Finish cucumber grower Risto Taskinen:

“I have to throw away my crops because of energy prices”

A cucumber grower in North Savo, Finland, has found himself in a desperate situation in the last weeks of the last year as electricity prices have risen. He cannot afford the sky-high prices and all his cucumber crops have to be destroyed. Risto Taskinen, an entrepreneur at Nilsiän Taimituote Oy, has been growing cucumbers in North Savo for about 26 years. He was one of the first in Finland to start year-round cultivation about 20 years ago. In a local newspaper, he shares the struggles he's going through.

According to Taskinen, winter farming requires a lot of light and, therefore, electricity. This is by far the biggest cost of production. Taskinen explains that his company has had a contract where part of the electricity is bought and the price of electricity is ‘hedged’ in advance for about 10 years. That means that part of the electricity is bought on the stock exchange, making the arrangement very flexible. “Production varies according to the season, and the sunlight is used as much as possible, but, from November to the end of February, the sun does not shine as much and we have to light the crops for twenty hours a day," Taskinen says.

Electricity up, cultivation down
According to Taskinen, cucumber cultivation consumes around 30 000 kWh of electricity - far more than the annual consumption of a single-family house with electric heating. Taskinen's normal electricity bill is between €50-60.000 per month, but last week, with the rise in the price of electricity on the stock exchange, it could very well have risen to tens of thousands of euros a day, Taskinen explains.

“That's a pretty hefty electricity bill per day for a small farmer like me, and I don't think we've seen the peak prices of this winter yet. When the price is already this high in November and December, January and February could be ridiculous if we have a cold winter," Taskinen says. “We don't know anything about the future, but that prospect forces us to throw away a good cucumber crop. Otherwise, we'll hit a wall.”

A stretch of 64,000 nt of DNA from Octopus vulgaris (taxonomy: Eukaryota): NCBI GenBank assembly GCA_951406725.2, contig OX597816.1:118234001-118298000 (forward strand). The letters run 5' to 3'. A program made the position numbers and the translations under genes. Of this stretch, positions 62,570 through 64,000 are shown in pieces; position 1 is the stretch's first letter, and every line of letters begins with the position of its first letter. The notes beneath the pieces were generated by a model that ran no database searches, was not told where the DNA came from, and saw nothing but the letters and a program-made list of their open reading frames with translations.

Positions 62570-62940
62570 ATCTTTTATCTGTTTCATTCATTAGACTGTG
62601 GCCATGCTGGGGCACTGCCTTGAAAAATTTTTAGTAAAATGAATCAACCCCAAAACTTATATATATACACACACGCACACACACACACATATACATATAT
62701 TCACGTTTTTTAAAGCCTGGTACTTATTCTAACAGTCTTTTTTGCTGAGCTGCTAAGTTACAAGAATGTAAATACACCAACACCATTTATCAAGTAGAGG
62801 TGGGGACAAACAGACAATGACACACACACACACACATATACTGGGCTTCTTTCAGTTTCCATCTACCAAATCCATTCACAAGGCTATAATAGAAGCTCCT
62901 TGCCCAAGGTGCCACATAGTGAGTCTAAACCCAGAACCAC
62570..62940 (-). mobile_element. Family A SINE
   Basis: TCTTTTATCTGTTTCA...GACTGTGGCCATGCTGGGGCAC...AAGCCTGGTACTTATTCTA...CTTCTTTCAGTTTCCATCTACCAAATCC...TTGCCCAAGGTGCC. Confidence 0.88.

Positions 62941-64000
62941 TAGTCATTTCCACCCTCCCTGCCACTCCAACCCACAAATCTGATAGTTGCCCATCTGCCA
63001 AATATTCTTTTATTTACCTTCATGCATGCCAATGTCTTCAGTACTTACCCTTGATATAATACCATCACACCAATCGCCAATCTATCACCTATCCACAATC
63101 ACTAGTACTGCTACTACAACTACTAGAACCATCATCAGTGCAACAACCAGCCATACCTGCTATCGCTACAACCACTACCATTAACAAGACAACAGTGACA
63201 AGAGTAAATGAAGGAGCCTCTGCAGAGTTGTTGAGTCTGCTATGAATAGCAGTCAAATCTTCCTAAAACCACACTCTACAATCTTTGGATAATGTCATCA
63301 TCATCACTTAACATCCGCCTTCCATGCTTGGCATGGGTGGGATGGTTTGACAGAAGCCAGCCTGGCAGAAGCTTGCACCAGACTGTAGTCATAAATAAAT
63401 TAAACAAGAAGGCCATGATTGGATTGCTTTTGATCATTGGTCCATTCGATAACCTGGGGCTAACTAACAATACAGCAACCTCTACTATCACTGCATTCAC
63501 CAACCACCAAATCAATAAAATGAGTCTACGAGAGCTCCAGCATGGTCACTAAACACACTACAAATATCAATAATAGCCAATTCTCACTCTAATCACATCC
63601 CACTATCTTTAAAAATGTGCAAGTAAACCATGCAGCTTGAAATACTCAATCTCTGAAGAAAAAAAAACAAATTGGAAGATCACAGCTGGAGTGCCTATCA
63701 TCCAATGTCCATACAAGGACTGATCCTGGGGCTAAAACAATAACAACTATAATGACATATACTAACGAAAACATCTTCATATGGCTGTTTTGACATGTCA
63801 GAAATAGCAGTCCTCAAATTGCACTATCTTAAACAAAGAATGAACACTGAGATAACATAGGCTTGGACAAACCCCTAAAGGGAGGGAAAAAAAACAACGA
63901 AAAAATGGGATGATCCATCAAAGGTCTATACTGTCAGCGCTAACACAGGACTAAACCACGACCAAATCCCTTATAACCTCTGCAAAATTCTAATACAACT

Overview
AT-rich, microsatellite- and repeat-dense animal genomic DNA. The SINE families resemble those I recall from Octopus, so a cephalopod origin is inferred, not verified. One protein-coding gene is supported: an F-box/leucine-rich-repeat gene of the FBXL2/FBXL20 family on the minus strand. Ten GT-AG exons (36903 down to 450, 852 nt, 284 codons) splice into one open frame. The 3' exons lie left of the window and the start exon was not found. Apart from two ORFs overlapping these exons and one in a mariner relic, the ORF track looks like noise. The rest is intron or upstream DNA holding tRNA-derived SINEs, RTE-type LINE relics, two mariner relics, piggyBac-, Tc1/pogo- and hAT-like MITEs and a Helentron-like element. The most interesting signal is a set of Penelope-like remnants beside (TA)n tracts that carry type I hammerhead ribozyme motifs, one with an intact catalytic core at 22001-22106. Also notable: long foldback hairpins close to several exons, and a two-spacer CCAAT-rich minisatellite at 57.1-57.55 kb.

In December, Taskinen announced to start emptying out the greenhouse. After that, 5 employees will be laid off. Taskinen is vexed on behalf of himself and his staff. “They are good workers, but what can you do? There is no alternative. In practice, Finland is a world leader in cucumber cultivation, both in terms of quality and quantity, but that is not enough: now, other factors affect profitability more than cultivation know-how.”

The finger of blame points to policymakers
Taskinen blames the situation on decisions made by politicians, which, in his opinion, are too short-sighted. “Electricity prices are like this now because of climate change policies. Solar energy and wind power are good things in and of themselves, but Finland is a northern and cold country and we also need regulating, in other words, nuclear or hydro, power, but there is not enough of it. We also need to drive down peat production, we want to ban the rational use of forests, and there is more demand than supply. The underlying reason for this is electrification in industry and cars, for example. The demand for electricity will grow and the price will certainly continue to rise, while there will be no compensation for driving down production,” Taskinen explains.

“Entrepreneurship involves risks. In my 30 years of entrepreneurship, there have been many ups and downs and you have to adapt to everything, but I am disappointed in the political decision-makers. My finger of blame is pointed at them.”

“We will grow again”
For now, cucumbers are still thriving in the greenhouse of Nilsiän Taimituote Oy, but that will not last much longer. The tops of the cucumbers have been cut off, and that is the beginning of the end. “For a couple of weeks after that, the cucumbers can still be harvested. Next week, we'll turn off the irrigation, and, a couple of days after that, we'll start emptying the greenhouse and driving the plants out into the yard for compost. In addition, the growing medium of peat, peat moss, and grass moss will be packed in biodegradable plastic, and these will also be driven into the compost. Then the room is washed and disinfected, because I am confident that, at some point, we will grow crops again. We get the room ready, get new growing media and everything in place, and when it looks like it's time to start growing, we order the seedlings from Närpi. It takes 3-4 weeks from ordering, and then the cultivation starts. From there it will start again.”

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